We have two Lucy’s on the farm at the moment, except one of them spells hers a little differently than anyone else I know. Loocie, my sister, came for a visit because she has never been here when lambs were being born. Lucy, from Portland, came back with her parents because March was a bad month for lambs. As in, there were none.
What made the visit extra special for the junior Lucy was the little lamb born just the day before her arrival. We weren’t exactly sure that Dusty, aka #26, was pregnant this spring. It was her first spring as a mature ewe and the chance of her producing a lamb was pretty much 50-50. In March, Lucy, her mom, and I had looked at Dusty and thought she didn’t really seem that round.
On a sunny May afternoon, our eagle-eyed daughter thought she saw Dusty hanging back in the hay field looking at something on the ground. By the time we made it to the field, she had a wobbly but dried off baby standing next to her. Loocie was in awe. We contemplated Lucy’s reaction to the news.
A cryptic message was sent into the stratosphere via computer,”Someone had a baby and her name rhymes with Rusty!” Ah, the miracle of Internet communications. I received an email back almost immediately from Lucy’s mom. Joanna said she felt like a grandmother. If she was the grandmother, what did that make me? The great grandma!
It took three of us that night to get the sheep herded in off the hay field. Our bottle-fed ewes, like Dusty, can be some of the worst as new mothers since they are not exactly sure whether they should keep their babies close or ditch them as their own mothers did to them. Loocie carried the newborn. Emery tried to keep Dusty nearby. I waved my arms at all the ewes in an attempt to convince them the grass was greener elsewhere.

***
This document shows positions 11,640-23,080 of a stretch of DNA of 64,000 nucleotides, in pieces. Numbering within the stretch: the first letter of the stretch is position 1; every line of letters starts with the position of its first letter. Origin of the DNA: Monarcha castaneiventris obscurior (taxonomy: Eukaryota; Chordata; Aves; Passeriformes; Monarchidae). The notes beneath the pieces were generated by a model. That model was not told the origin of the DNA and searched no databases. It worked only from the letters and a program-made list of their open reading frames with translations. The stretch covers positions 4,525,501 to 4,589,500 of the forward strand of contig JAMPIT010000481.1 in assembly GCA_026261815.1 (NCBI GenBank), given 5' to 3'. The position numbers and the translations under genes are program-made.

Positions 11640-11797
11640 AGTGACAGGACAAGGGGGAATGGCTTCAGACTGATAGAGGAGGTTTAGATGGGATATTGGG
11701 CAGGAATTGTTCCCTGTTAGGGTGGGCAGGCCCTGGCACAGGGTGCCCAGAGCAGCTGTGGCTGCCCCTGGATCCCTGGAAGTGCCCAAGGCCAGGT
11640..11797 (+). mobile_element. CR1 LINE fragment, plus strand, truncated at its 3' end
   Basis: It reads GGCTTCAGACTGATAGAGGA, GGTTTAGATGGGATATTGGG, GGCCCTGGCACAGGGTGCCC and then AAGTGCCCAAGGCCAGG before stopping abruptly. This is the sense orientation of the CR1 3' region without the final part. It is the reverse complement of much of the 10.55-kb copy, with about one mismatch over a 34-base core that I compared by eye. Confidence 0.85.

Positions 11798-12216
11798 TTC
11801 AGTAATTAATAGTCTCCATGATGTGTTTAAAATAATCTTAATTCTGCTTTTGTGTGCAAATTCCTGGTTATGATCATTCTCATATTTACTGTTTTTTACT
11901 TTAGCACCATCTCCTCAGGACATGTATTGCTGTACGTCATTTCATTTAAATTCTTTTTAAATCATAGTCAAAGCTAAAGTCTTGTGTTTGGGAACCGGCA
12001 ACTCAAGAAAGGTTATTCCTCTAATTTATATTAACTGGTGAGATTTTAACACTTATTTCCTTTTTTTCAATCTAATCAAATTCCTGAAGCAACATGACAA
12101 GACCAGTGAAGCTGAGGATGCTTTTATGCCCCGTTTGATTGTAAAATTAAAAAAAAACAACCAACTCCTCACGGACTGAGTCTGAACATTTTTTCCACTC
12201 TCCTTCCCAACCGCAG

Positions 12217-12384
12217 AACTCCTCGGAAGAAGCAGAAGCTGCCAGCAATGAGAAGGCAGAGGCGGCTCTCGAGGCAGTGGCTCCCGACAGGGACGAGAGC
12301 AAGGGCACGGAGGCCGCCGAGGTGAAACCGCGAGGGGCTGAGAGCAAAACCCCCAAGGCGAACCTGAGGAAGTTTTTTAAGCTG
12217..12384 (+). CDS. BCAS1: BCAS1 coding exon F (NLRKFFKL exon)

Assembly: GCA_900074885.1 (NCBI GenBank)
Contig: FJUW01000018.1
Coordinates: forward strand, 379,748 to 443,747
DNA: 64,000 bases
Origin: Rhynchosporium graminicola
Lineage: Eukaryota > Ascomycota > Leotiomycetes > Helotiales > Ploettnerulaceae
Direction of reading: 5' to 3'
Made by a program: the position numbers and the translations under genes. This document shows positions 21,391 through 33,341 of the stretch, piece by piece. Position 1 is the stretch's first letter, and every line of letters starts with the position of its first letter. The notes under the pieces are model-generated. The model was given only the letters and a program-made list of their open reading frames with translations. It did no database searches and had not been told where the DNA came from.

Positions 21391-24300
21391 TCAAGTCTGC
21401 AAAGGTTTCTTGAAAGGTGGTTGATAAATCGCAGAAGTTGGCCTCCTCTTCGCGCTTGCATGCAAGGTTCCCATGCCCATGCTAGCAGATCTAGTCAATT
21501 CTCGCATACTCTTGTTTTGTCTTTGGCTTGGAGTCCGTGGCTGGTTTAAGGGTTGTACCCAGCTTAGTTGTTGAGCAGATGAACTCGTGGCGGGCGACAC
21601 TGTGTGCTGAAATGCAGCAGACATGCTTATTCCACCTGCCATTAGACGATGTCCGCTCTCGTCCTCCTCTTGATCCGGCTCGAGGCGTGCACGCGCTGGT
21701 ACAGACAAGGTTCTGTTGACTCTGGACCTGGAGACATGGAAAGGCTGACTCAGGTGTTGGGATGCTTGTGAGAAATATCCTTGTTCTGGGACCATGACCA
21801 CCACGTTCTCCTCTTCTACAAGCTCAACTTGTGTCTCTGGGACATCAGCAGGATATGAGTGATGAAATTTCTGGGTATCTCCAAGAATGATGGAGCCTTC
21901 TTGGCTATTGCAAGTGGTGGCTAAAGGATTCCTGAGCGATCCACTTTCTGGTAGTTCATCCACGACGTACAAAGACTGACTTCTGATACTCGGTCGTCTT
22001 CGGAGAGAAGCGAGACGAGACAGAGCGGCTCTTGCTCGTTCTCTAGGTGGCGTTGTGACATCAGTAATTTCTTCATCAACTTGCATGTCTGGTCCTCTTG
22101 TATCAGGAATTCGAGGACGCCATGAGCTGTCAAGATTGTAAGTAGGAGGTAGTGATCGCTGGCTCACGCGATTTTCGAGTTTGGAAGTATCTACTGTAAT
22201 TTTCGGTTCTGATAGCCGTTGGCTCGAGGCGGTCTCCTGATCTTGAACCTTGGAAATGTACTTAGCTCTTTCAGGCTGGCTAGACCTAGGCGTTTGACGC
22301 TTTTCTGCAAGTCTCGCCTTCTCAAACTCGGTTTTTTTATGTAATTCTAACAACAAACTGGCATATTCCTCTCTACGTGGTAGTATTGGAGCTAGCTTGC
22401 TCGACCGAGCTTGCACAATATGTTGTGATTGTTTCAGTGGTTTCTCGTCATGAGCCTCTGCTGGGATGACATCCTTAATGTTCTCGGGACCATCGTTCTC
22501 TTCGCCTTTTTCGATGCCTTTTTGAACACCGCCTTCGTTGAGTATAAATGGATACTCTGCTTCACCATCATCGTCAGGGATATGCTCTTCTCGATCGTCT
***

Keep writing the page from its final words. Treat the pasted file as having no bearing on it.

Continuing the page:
I probably forgot to mention that Lucy and her family were driving to the farm just for the day on Sunday! Just to see lambs! Just to see Dusty, really! We all talked Lucy out of arriving at 8 a.m. which would have meant a 6 a.m. departure for her parents. As it was, I think they arrived around 10 a.m. Lucy had brought a friend so we showed off some baby turkey poults and then the suspense was too much. We headed to the barn.
Lucy and her friend spent most of the rest of the morning in the stall with Dusty, her baby, and a few other new mamas and lambs. Dusty’s baby was named immediately by Lucy but the name escapes me. All I seem to remember was a large, heroic name. Lambs were held. Photos were taken. The earlier visit, when no lambs were yet born, became a thing of the past and discussion centered around next year’s spring lambing calendar.
Lucy’s mom sent along photos as soon as the family returned to Portland. My sister, Loocie, took photos also while she was here. I love to see what other people pick out as special on the farm. Of course, with Lucy, it’s a lamb and the lamb’s lamb that will figure in her heart and on her camera until next spring when we hope to start all over again.
Photos: top, Lucy with Dusty in spring 2009; middle, Lucy with Dusty and her baby in May 2010; bottom, Loocie with Rabbit a long time ago (May 2005?)
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